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Eisbock, (Eis meaning “ice” in German), is a higher-alcohol version of the classic barley-based Bavarian strong lager, the bockbier (or bock for short), or alternately, a wheat-based ale. Eisbock has a unique


Learn about fermenting your homebrew in a bourbon barrel.


Wine yeast ferments wort differently when compared to brewer’s yeast, but that doesn’t mean brewers can’t use them. Michael Tonsmeire offers some tips and ideas for their use.


As a homebrewer, the selection of different fermenters is pretty astounding. Make sure you choose wisely.


Updated November 21, 2019 Homebrew News 2019 North American Hop Harvest As the 2019 Northern American hop pellets hit the marketplace, we thought folks should know how the harvest fared. According to


Wild beers can be fermented a couple of ways —from pitching cultured yeast/bacteria or leaving the wort exposed and allowing it to ferment spontaneously, as Belgian lambic brewers do. While riskier, spontaneous


The modern era of agriculture and cultivation of crops, somewhere around 7000 BC, was partly due to the desire and demand for beer. People wanted a reliable source of beer, something I


“Denmark?” my wife asks, slightly incredulously. “Denmark,” I say. It was Valentine’s Day 2010 and my wife and I had just finished up a fairly extensive beer tasting of commercial offerings of


These former homebrewers have turned their hobby into a profession.



Saccharomyces cerevisiae var. diastaticus has developed a bad reputation. It has been the culprit in highly publicized recalls, and poses a serious economic and safety risk to brewers. On the other hand,


Is there a brew that conjures up more images than mead? Whether you associate it with ancient druids, pre-Roman civilizations of central Europe, Vikings, Teutonic raiders, Celts ancient or modern, it is


Whether you're just beginning or want to brush up on your technqiue, this article walks you through an infusion mash, step by step.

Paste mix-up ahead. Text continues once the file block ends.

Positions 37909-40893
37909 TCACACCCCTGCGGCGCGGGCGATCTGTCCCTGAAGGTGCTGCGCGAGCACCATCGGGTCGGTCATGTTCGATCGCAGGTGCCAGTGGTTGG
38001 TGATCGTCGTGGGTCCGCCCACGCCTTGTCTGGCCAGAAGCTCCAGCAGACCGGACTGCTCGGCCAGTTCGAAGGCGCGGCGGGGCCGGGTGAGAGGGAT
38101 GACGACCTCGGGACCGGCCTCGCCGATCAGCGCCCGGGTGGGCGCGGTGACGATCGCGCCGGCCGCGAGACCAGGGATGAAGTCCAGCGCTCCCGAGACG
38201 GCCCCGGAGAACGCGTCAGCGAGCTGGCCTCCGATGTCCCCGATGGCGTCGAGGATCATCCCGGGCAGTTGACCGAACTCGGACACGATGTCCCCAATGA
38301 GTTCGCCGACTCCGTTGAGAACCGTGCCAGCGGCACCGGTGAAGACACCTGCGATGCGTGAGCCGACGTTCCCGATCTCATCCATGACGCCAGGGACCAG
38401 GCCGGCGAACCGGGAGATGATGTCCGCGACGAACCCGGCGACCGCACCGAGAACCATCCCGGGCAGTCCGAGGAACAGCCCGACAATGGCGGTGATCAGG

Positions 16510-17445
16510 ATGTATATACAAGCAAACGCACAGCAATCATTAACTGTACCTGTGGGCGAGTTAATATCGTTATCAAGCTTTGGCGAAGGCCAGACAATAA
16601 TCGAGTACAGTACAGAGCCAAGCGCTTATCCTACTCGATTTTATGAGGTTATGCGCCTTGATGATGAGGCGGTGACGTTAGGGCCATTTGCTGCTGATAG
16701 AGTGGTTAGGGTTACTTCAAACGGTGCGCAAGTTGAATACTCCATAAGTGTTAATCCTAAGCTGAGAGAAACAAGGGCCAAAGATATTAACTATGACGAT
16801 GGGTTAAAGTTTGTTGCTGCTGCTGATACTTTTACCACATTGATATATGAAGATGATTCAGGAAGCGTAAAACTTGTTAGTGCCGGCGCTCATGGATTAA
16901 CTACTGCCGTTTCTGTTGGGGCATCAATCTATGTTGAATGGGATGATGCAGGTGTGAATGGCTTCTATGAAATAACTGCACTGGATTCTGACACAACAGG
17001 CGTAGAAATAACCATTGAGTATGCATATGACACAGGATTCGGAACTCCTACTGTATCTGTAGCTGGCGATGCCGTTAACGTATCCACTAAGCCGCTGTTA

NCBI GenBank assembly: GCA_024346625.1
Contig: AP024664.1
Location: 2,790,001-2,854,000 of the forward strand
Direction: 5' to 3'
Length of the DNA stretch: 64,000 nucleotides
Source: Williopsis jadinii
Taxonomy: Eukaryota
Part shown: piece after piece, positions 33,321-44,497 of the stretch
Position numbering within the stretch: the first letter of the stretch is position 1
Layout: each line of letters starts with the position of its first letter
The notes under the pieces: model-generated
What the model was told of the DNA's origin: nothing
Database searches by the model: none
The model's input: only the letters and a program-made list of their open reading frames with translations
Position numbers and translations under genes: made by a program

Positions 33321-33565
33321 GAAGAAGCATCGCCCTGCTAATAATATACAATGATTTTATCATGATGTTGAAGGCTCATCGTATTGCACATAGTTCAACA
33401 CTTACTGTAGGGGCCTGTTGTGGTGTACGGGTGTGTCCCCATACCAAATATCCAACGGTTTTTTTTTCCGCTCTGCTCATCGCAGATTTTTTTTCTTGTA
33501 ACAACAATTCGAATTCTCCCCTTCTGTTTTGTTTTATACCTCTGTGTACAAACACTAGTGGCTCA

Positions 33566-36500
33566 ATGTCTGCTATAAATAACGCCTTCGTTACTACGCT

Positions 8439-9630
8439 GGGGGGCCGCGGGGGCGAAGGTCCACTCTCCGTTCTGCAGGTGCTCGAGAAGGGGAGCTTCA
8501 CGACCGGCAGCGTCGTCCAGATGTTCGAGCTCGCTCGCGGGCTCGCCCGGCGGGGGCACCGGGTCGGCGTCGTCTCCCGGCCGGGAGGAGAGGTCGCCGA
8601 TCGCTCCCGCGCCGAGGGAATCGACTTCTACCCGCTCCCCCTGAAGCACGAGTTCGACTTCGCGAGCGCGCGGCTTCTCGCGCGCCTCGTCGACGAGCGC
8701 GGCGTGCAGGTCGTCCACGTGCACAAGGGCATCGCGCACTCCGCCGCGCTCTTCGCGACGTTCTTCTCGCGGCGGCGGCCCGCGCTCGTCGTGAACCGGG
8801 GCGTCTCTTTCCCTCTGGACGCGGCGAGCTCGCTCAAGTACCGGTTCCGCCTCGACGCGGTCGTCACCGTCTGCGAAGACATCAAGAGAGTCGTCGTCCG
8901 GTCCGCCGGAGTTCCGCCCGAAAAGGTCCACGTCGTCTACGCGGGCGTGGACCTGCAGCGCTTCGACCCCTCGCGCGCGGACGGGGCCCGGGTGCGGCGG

Ask Mr. Wizard

I can’t seem to find any information that I feel like I can trust on the amount of priming sugar to use if I cold crash my homebrew. I have heard you need less priming sugar, but the calculations I’ve seen haven’t been reliable. Also some say not to worry and it might take a little longer to carbonate. This is probably the most confusing thing I have tried to get info on in almost two years of homebrewing. I don’t keg yet, which really makes it worse because it seems like most people offering knowledge do. I’m just scared of getting bottle bombs or 48 flat beers.

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Welcome to the Brew Your Own Community

Hi! I'm Brad, Publisher of Brew Your Own. Our mission is to deliver well-researched homebrewing information in a clear way to help people pursue their passion for making great beer at home. We try to be informative without being intimidating. This is, after all, a hobby not a job. So, we give you scientifically-sound information in an entertaining format that never loses sight of the how-to mission we have. We want to give you the skills to craft great beer at home. That's why we not only publish proven recipes, but we also write about common brewing problems (Ask Mr. Wizard) and provide you with information, tips, DIY projects, and techniques so you can make your own world-class beer. For over two decades Brew Your Own magazine has earned the respect of homebrewers worldwide with our mix of how-to content in the hobby's largest paid circulation publication. Digital members now have access to thousands of these tested and reviewed recipes, techniques, and projects and complete access to recent and current issues of Brew Your Own magazine as well as our Special Issue library. The majority of this updated homebrewing content is being released digitally here for the first time to our digital members. I don't think you'll find homebrewing content of this quality and authority anywhere else online. We'd love to have you join us as a member!

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